I had a similar experience with my bank. I was driving to work, got a phone call, threw it on speaker phone and heard a recorded voice talking about account security but with no mention of bank name or my account. So assuming it was spam, I dumped the phone call.

Later that day I found that the bank had determined my account number had be compromised somewhere and was cancelling it for reissue.


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Post #1532653
Posted Monday, January 20, 2014 9:20 AM


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Gary Varga (1/20/2014)
Jim P. (1/18/2014)
...The other part of it is to know when you have too many that it gets ignored...


This is key. The same is true with the communications from my bank. Clearly they have understood what all of us probably know: the response to communication overload is inaction i.e. send too many notifications and none of them will be dealt with.


Very true




Jason AKA CirqueDeSQLeil
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Post #1532723
Posted Monday, January 20, 2014 9:22 AM


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Nice article Rodney.

I have built redundant alerts in the past and had gotten away from it. But, it makes a lot of sense. Especially considering the high frequency of failures I have seen with some monitoring tools.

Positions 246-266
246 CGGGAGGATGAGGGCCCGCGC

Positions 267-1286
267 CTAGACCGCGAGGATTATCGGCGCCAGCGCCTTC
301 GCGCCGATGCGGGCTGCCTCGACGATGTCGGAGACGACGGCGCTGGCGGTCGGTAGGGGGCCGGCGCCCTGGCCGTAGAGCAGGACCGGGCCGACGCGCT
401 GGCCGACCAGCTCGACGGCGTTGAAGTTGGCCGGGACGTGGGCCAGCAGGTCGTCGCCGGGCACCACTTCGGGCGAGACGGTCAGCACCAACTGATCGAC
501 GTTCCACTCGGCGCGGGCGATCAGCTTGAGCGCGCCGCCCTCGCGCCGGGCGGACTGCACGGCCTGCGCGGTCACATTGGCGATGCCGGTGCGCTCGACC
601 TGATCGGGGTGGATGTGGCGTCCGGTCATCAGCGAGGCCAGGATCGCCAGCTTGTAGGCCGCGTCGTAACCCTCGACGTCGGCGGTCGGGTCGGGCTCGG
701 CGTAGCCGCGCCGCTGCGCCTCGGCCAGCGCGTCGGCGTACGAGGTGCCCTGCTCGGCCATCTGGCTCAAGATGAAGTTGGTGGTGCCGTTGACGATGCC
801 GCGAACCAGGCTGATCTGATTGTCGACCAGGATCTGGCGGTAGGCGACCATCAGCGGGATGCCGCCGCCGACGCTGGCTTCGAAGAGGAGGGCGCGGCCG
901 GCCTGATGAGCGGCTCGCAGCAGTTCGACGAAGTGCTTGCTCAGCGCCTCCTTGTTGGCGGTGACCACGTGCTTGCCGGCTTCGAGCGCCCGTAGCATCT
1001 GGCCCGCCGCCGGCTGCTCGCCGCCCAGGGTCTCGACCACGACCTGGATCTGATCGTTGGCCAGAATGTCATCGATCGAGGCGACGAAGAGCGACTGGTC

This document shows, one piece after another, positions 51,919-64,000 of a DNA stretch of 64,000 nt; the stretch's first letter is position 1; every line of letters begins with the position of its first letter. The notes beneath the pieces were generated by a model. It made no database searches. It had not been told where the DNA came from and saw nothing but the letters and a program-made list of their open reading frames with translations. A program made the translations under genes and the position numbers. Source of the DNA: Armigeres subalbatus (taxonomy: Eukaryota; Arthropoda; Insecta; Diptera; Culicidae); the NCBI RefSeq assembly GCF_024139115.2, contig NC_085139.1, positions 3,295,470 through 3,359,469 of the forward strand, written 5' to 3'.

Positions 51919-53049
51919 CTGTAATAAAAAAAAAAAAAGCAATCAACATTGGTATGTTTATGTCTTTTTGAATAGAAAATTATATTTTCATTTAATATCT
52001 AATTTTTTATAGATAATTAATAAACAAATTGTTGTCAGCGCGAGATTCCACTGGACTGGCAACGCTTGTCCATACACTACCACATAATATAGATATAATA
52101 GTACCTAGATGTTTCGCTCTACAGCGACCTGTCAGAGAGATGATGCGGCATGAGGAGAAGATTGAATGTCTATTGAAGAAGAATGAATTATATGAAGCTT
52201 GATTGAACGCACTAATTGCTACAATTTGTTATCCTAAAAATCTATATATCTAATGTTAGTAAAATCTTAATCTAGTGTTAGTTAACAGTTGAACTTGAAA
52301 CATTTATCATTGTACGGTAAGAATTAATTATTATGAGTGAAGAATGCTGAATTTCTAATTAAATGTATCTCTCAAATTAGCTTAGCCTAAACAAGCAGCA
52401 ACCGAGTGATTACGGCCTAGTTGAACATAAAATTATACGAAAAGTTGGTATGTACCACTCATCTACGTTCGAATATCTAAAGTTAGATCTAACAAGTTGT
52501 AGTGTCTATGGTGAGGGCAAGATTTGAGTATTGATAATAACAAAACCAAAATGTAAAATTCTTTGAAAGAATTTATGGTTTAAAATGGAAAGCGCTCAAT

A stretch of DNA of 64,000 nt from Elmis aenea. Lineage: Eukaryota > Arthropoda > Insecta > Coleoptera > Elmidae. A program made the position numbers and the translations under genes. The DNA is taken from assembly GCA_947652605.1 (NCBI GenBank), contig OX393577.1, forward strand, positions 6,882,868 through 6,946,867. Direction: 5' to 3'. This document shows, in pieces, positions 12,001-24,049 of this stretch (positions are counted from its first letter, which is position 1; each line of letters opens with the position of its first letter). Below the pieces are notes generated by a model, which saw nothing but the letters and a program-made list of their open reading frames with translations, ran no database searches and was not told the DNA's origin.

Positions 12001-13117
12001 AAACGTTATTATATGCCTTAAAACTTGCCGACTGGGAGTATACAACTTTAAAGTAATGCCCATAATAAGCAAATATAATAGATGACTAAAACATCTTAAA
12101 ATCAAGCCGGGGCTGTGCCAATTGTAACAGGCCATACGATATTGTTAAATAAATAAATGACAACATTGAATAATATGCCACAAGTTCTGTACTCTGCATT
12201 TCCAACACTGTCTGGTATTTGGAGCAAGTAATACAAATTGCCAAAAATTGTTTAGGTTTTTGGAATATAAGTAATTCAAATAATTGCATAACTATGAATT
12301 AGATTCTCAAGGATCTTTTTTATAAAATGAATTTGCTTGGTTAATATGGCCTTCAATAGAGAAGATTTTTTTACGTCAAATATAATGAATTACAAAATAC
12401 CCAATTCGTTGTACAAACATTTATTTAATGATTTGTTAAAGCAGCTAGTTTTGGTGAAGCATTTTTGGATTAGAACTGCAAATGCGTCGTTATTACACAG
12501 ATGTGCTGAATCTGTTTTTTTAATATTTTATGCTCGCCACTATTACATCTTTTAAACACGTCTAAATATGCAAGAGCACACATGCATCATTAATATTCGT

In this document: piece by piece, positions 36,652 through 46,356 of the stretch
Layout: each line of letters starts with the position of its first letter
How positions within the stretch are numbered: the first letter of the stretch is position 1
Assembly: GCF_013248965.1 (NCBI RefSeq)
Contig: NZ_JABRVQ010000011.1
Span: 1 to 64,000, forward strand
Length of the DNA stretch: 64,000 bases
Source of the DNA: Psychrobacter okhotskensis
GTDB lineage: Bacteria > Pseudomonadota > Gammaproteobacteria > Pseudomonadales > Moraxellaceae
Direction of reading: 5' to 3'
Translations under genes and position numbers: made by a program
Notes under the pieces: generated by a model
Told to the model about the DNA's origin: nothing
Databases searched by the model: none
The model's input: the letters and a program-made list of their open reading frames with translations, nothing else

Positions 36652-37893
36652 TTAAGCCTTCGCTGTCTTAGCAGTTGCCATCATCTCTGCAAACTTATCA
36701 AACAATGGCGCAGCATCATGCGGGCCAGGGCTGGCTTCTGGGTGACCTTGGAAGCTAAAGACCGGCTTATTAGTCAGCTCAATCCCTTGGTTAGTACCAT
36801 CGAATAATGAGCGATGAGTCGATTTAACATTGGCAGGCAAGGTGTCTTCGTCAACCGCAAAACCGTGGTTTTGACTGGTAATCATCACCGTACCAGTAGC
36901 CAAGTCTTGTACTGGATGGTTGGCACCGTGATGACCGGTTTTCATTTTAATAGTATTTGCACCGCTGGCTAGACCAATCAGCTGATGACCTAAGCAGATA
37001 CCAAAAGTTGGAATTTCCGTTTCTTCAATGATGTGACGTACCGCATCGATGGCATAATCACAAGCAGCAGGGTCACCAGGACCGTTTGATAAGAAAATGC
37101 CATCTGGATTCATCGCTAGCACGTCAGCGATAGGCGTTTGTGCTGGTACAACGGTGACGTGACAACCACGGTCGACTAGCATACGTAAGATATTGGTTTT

Jason AKA CirqueDeSQLeil
I have given a name to my pain...
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Posting Performance Based Questions - Gail Shaw
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Post #1532725
Posted Monday, January 20, 2014 10:25 AM
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I just got caught by this yesterday. The replication monitor said everything was fine, everything passed a validation test, then a user phoned me about a missing transaction. Sure enough it was missing, so I've spent my morning so far coding other alerting. I should know better than trust replication. I find it very untrustworthy when it comes to reporting errors.
Post #1532748